One of the projects I required my daughter to do for her history lesson on the Ancient Mayan Indians (she is homeschooled) was to create an Ancient Mayan Indian mask. This project should be done over a weekend or a few days when you will have time to work on it. You can do it just for fun or after learning more about the Ancient Mayan Indian culture.
- Age Guideline: 10 Years and Up
- Time Required: 60 to 90 minutes (does not include drying time)
The age and time guidelines listed above are estimates. This Ancient Mayan Indian mask craft can be modified to suit other ages and may take a little more time if you alter the craft to fit your needs.
- Empty gallon water jug
- Utility knife
- Newspaper strips
Take time to cover your table with a disposable plastic tablecloth, or a few sheets of newspaper. This craft is going to be messy. I typically use a shower curtain liner to protect my tabletop, as I can get them from the dollar store for a buck.
Take an empty gallon water or milk jug and clean it out. Cut the jug in half with a utility knife so that the handle of the jug becomes the center front of your mask. Toss the back half of your jug or save it for another craft project. An adult should do this step, as it isn't safe for children to use utility knives.
Flip the jug so that the opening where you poured the water out is facing downward.
Now you need to create some paper mache paste. You can do this by mixing equal parts of flour and water. If you do this and the paste seems too runny, just add a little bit more flour. The opposite is also true. If the paste is too thick, add more water.
Cut strips of newspaper to use to paper mache your mask.
The strips should be somewhere around 1 inch wide and 6 inches long. They don't need to be exact, however.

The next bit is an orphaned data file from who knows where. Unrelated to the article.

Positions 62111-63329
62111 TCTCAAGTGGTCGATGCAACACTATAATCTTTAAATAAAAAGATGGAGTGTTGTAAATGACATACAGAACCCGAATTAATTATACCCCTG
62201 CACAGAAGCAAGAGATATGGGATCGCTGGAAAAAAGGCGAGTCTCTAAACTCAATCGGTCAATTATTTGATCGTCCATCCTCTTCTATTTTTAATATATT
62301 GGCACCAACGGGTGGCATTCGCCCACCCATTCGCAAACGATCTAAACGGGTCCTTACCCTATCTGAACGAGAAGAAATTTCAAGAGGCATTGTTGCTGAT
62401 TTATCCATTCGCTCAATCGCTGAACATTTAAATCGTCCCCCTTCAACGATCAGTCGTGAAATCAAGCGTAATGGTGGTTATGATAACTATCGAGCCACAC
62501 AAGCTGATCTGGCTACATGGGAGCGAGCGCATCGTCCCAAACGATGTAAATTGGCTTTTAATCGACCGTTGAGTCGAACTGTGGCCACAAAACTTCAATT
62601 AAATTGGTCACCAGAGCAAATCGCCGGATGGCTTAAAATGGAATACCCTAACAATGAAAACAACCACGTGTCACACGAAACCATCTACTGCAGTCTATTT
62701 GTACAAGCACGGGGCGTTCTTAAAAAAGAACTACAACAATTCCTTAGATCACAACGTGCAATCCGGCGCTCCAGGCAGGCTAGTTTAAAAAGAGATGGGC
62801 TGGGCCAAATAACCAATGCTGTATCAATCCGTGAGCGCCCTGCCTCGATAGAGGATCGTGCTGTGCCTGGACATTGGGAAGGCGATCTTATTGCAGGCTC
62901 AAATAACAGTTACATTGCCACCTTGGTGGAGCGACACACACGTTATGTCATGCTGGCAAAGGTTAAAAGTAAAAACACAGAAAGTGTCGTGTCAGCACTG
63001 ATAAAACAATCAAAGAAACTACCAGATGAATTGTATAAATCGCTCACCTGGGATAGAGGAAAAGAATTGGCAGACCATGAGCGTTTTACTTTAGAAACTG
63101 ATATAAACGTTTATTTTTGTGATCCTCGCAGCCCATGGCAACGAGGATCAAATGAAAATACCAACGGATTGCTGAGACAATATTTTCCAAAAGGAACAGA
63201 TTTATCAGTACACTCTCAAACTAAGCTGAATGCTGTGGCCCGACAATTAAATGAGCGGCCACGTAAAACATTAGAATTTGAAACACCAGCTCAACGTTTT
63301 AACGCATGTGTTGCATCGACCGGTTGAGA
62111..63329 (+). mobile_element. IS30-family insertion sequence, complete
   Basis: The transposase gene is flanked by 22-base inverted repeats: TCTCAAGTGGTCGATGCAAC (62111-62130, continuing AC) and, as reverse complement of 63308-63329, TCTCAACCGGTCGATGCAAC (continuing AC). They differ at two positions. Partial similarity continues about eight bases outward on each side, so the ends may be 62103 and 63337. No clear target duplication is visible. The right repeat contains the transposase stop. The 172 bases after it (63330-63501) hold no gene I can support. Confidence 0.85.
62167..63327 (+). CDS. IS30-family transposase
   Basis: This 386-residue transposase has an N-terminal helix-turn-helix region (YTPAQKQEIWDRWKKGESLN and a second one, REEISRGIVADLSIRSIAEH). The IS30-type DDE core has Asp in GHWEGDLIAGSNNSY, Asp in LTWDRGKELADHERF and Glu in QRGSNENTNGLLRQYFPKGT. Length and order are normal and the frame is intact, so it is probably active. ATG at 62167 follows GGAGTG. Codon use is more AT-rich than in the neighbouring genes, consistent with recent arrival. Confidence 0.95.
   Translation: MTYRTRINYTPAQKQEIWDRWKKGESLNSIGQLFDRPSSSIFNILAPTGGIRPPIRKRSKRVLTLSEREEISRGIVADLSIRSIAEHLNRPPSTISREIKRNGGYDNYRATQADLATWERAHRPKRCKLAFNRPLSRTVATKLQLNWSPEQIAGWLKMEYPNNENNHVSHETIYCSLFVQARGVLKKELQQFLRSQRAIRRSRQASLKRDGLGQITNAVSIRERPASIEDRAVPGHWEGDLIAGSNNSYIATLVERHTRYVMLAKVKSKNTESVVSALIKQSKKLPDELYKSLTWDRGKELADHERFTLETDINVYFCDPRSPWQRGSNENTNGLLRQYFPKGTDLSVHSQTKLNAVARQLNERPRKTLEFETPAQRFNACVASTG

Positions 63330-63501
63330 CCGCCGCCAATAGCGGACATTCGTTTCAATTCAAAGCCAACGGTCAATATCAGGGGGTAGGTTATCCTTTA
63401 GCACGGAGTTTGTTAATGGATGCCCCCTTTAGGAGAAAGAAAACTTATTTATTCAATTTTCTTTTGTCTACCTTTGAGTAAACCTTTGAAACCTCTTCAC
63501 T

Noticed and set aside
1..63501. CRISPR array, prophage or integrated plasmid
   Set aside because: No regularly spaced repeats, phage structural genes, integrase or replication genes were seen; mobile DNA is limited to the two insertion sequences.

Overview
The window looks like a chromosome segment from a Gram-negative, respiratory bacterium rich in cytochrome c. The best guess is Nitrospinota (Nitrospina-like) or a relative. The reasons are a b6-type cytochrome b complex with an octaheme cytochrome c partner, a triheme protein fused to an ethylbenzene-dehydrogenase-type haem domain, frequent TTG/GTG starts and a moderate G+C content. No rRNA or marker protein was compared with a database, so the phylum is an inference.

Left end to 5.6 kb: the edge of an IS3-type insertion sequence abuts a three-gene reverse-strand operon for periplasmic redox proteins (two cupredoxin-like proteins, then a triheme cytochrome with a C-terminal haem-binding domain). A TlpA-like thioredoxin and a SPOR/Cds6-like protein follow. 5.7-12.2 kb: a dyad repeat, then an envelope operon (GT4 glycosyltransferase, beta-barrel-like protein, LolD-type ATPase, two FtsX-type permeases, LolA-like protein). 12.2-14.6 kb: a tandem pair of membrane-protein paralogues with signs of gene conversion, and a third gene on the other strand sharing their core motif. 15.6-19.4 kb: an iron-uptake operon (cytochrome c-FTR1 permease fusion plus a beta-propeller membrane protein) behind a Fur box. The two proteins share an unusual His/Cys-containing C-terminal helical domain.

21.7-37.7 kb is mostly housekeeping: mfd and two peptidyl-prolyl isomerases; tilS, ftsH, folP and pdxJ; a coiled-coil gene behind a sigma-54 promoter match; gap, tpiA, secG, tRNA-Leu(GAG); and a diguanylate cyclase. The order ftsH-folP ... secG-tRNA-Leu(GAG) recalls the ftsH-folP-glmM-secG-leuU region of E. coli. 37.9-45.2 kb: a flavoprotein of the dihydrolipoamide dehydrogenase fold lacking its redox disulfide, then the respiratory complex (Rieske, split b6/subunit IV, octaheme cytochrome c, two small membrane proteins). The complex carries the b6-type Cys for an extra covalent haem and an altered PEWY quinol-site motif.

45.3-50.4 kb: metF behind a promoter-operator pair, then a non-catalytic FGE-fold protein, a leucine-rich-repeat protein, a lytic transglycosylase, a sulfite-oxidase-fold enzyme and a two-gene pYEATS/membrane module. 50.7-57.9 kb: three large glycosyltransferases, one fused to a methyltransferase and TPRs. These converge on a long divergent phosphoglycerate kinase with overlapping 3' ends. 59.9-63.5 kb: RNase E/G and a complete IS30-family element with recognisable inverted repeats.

Dip the newspaper strips in the paper mache paste mixture one at a time and lay them over the front of your Ancient Mayan Indian mask. You will need to overlap the strips in order to completely cover your mask. After you get a layer on the mask, set it aside to dry.
The newspaper strips should be dried out within 24 hours. Once this happens, you need to repeat the above process to give your mask a second layer of newspaper strips that have been covered in the paper mache paste. Set aside once again to dry.
Your mask is now ready for painting. Research what was important to the Mayan Indians and incorporate that into your design. For example, corn was a staple crop for the Mayan Indians. Not only that, but they also worshiped a maize (corn) god. You may want to add stalks of corn to the mask. The Mayans loved color, so feel free to use bright colors when creating your mask.
Set the mask aside until the paint dries.
Add decorations. The Mayan Indians were known for using a lot of feathers, so you can allow your child to glue feathers to the top of the mask. Other items to add include beads, jewels, or even fake hair.
Once the glue dries, you can wear the mask or display it nicely for all to see.